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New rental reforms and taxes may worsen rental crisis, warns buyers’ agent group


The Real Estate Buyers Agents Association of Australia (REBAA) has cautioned that recent rental reforms and increased property taxes introduced by state governments could exacerbate the current rental crisis by further reducing property investor appetite.

REBAA Vice President Zoran Solano said the new measures prove that state governments fail to understand one of the underlying causes of the rental crisis – a decrease in property investors.

“There is no question that the rental crisis is entrenched around the nation,” Solano said.

He noted that the national vacancy rate has remained at about one percent for over two years, an unprecedented situation that shows no signs of improving.

Recent weeks have seen several state governments introduce new measures affecting property investors:

  • The Queensland Government announced the second stage of its rental reforms, including limits on rent increases.
  • The New South Wales Government froze its land tax threshold and proposed removing No Grounds Evictions in tenancies.
  • The Victorian Government introduced numerous rental reforms and lowered the land tax threshold, resulting in higher taxes for many investors.

Solano criticized these moves, saying, “State governments continue to believe it’s a sound idea to push ahead with restrictive rental reforms and higher property investor taxes at a time when rental markets are severely undersupplied.”

He highlighted the situation in Queensland as particularly concerning, with rent increase limits being applied retrospectively and new minimum housing standards proving costly for some investors.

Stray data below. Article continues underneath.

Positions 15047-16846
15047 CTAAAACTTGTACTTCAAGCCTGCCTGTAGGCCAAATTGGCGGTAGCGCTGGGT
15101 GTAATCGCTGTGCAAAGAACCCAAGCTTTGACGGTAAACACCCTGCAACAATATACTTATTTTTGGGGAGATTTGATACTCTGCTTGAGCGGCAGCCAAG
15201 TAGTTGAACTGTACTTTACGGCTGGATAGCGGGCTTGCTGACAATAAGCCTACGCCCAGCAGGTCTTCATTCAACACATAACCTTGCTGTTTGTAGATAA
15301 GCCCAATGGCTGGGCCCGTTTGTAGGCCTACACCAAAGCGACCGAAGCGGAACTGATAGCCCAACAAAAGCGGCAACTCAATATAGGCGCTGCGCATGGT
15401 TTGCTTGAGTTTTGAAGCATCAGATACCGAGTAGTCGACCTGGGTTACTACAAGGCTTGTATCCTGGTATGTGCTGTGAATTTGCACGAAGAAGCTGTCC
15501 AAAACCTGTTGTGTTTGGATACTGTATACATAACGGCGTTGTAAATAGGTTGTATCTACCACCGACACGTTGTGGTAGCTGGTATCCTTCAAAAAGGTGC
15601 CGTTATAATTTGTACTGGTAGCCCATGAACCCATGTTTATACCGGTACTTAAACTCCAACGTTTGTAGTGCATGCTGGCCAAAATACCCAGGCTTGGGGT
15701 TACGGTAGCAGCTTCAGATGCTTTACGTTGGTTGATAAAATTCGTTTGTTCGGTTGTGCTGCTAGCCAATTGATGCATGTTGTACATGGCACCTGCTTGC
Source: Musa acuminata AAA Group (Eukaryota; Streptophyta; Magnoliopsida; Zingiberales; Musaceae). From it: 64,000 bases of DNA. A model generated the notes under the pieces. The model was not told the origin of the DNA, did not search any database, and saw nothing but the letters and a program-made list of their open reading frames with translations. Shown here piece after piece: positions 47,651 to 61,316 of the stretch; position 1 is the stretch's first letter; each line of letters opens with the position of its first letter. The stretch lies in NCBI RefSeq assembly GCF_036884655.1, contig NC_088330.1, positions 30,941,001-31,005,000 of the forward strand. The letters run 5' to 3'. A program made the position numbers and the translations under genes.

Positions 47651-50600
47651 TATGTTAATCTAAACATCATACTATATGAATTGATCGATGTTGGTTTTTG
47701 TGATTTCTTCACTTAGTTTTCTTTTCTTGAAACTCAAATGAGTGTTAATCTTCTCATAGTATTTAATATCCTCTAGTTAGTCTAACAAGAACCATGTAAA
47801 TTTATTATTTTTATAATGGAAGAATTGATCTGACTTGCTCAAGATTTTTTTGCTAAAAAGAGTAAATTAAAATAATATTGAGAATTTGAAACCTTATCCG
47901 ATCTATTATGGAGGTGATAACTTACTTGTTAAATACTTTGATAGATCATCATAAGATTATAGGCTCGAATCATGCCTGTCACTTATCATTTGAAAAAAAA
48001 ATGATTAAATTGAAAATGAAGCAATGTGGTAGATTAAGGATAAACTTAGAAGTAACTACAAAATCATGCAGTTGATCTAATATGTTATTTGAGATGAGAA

“For many investors, they simply can’t afford to continue to hold their investment properties and are making the difficult decision to sell instead,” Solano said.

He pointed out that the exodus of property investors has been a common trend nationwide since the pandemic, predating the current rise in interest rates.

“State Governments have relied on investors to provide the majority of rental housing for more than two decades now,” Solano explained. “After the pandemic, though, many decided to exit the market so there are simply not enough rental dwellings available for tenants to lease.”

Solano warned that the rental crisis is likely to continue until interest rates decrease significantly or governments start treating investors with more respect.

“Now is not the time to announce new anti-investor policies or higher property taxes,” he concluded.

The REBAA’s statements underscore the complex challenges facing Australia’s rental market, highlighting the potential unintended consequences of well-intentioned reforms in a time of housing shortages and economic pressure.

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